The Washing Line – This is a modern-day version of the suggestion box. Team members make a suggestion on improvements and they progress from idea through evaluation, cost benefit and implementation. The ideas are pegged on a ‘washing line’ displayed in the department and they progress along the line as the idea is developed and implemented through the various stages. A clear and visual representation of the progression of improvements that the team have come up with.

Huddle Boards – We first saw these initially in early 2010 and since then these have been shared and are now common place. In fact it is unusual now not to see them in credit management functions. These are now used for ideas, recognition, issues, targets and even the mood of the team. Lean programmes now use these as a matter of course and play a fundamental part in the communication of targets and process measures, and a barometer of how the department is feeling.

Induction Programmes – Traditionally managed by HR these are now very different from the tea, toilets and corporate code of conduct conversations. These now involve online questionnaires and tests, tours of the teams sitting with key members and regular interviews and 1.2.1’s with the managers. Recently we have seen ‘Welcome to the Team’ desk banners, after work sessions and lunches with Directors. One organisation invited the parents of a young apprentice to a presentation he was giving. This sort of behaviour engenders loyalty and ensures engagement and pride in what the team do.

Projects – In old style organisations being moved onto a ‘project’ was seen as a way to move someone out, or the time to look for a job with another company. Not anymore, many organisations make sure that the best people in the team are seconded projects, especially those that impact the department. New systems, process developments and re-organisations are a few of the projects we have seen significant team members be a part of. One organisation managed to change it’s organisation structure just to accommodate the ambitions of one of its staff members so that they could become qualified in accountancy, giving them more experience in reporting and measurement.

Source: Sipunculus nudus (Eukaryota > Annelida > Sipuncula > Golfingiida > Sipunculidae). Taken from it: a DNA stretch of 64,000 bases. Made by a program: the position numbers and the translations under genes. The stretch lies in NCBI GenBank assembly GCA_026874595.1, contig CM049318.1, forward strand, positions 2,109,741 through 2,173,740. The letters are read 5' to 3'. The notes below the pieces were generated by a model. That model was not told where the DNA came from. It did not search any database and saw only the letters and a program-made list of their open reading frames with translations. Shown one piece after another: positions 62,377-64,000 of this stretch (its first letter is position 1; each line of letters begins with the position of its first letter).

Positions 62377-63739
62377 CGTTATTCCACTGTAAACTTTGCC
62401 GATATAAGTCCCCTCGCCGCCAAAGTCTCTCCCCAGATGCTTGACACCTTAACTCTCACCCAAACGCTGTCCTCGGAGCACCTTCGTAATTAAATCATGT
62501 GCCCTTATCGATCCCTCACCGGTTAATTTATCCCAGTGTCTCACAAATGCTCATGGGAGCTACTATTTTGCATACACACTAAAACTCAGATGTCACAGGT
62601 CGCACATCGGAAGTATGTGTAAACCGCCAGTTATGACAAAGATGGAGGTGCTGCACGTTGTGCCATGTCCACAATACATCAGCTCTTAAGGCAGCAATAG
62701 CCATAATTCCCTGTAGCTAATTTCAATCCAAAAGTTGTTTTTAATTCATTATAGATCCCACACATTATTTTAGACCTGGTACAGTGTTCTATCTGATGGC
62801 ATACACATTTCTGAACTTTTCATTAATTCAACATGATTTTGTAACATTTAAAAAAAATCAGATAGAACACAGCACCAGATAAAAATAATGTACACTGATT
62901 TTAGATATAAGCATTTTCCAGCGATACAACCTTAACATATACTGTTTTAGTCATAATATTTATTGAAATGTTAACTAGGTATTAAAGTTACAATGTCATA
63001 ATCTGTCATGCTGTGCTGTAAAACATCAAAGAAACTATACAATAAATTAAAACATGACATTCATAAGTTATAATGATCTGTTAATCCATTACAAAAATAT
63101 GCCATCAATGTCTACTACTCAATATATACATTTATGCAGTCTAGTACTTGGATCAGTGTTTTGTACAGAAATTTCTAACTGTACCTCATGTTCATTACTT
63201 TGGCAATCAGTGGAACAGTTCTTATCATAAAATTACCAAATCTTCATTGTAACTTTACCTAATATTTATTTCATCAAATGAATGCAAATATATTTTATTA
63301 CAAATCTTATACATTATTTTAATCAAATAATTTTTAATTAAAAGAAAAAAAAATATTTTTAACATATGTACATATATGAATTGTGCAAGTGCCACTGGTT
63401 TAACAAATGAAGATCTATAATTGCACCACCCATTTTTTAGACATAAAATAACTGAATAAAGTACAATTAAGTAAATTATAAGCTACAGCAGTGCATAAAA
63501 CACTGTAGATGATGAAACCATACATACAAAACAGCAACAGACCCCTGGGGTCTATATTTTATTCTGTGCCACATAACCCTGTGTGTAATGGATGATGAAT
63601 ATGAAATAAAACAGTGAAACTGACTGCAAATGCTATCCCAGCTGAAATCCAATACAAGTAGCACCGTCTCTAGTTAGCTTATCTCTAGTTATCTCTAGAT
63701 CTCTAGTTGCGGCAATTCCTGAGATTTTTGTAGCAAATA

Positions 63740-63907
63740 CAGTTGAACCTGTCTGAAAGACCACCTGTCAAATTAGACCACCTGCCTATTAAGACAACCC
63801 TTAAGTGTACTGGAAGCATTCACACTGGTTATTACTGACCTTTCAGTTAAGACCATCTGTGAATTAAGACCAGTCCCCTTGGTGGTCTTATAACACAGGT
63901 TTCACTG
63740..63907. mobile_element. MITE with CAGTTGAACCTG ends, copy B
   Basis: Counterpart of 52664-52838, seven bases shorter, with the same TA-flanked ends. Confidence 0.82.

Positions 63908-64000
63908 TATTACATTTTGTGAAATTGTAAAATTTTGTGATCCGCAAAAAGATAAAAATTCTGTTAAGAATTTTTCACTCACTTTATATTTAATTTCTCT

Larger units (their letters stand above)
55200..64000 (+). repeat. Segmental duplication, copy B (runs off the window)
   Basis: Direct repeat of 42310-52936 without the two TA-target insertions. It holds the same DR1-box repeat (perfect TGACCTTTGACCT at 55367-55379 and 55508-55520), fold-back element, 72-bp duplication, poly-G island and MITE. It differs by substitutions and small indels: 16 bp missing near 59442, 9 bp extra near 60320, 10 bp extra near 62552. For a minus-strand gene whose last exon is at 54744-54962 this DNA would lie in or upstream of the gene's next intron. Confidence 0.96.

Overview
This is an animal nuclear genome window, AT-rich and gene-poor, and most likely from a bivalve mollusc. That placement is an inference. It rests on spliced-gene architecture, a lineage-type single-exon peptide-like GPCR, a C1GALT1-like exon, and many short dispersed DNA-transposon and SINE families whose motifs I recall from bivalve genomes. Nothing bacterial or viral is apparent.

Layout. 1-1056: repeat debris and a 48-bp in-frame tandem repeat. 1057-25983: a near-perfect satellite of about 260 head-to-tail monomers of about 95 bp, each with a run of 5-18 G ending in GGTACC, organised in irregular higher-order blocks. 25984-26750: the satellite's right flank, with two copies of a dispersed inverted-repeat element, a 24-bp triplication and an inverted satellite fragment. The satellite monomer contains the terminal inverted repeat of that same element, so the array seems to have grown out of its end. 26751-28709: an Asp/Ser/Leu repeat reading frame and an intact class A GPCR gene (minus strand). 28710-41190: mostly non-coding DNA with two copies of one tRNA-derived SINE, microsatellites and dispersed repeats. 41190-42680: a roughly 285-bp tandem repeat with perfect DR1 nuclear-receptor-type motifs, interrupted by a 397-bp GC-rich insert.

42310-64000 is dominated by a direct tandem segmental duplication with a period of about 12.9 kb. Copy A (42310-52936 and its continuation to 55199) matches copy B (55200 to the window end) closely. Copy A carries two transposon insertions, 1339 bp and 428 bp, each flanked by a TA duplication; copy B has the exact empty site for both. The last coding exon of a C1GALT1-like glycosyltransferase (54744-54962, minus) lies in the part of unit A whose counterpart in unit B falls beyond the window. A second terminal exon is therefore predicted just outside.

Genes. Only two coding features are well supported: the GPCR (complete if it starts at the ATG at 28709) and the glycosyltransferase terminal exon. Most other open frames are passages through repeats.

The Cash Challenge – The cash challenge is all about creating a spectacular failure whilst achieving a significant increase in cash collection. Again, this is run by the teams with the managers making sure that there are no blockers, smoothing the way with stakeholders and arranging meetings for the teams with Senior Management. Everything else is down to the team, after all they do the job so who better to understand the best way to collect more cash. This is again about ideas. Recently we ran a workshop with 2 companies interested in challenging each other to see who would collect the highest percentage cash above an average figure. Both teams had record cash collection – a great result for both companies at a time of significant change, but most importantly they had great fun doing it. We are now running this with 6 companies competing against each other.

These ideas and programmes are all designed to do one thing – engage the teams. By doing this, managers help their teams take greater ownership of improvements in their departments, generate pride in what they do and most of all have fun. As Jack Welsh said, managing people is a huge responsibility, be generous with praise, give direction and smooth the way for them to make a difference but mostly have fun and find any excuse to bring in a cake to celebrate.

My thanks to the client organisations whose examples I used, to the other members of the Chartered Institute of Credit Management’s Best Practice Network who drive for continuous improvement through getting their teams engaged.

Sources & Acknowledgements:

The Chartered Institute of Credit Management’s Best Practice Network, Clients of CICM and Kinetic Consulting.